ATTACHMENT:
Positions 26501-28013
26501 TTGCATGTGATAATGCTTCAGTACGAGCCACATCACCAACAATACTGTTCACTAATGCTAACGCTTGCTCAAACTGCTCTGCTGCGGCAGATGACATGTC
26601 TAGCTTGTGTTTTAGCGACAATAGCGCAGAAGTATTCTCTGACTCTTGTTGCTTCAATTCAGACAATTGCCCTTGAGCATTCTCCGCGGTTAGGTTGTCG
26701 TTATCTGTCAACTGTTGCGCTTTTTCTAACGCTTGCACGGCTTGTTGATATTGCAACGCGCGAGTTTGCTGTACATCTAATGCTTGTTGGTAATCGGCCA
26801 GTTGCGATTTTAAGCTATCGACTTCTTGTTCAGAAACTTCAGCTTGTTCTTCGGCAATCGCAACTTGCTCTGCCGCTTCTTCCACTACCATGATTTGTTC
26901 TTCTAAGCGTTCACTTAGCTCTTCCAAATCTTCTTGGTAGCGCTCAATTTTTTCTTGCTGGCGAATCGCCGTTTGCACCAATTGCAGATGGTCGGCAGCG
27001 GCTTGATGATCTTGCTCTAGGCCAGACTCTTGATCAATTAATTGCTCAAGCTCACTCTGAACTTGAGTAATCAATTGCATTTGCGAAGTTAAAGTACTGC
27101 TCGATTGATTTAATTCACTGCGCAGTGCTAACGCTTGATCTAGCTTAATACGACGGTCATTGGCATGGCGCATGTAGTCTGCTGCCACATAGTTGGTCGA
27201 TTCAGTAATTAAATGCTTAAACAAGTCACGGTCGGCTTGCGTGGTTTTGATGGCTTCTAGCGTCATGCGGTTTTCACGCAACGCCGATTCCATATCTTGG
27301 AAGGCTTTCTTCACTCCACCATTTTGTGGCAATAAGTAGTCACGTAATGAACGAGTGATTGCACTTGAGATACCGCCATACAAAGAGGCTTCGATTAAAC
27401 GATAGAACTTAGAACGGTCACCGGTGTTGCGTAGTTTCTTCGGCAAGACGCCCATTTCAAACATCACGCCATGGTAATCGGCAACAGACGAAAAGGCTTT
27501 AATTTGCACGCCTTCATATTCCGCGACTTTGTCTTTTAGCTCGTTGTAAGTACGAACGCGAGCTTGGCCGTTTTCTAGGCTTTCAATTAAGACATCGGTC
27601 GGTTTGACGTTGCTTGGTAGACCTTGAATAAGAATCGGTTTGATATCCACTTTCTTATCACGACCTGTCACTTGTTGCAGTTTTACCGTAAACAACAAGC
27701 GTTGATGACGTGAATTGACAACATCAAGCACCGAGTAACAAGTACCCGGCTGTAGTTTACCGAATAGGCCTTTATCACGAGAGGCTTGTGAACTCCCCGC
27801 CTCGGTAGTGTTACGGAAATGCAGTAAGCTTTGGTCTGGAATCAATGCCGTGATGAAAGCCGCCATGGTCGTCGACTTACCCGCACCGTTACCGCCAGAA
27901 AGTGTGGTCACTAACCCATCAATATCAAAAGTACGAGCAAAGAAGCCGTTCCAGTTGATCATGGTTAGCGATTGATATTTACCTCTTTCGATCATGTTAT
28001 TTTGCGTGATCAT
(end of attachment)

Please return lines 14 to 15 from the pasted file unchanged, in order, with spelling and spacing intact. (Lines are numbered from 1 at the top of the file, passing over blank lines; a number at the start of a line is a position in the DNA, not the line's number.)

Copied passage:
27701 GTTGATGACGTGAATTGACAACATCAAGCACCGAGTAACAAGTACCCGGCTGTAGTTTACCGAATAGGCCTTTATCACGAGAGGCTTGTGAACTCCCCGC
27801 CTCGGTAGTGTTACGGAAATGCAGTAAGCTTTGGTCTGGAATCAATGCCGTGATGAAAGCCGCCATGGTCGTCGACTTACCCGCACCGTTACCGCCAGAA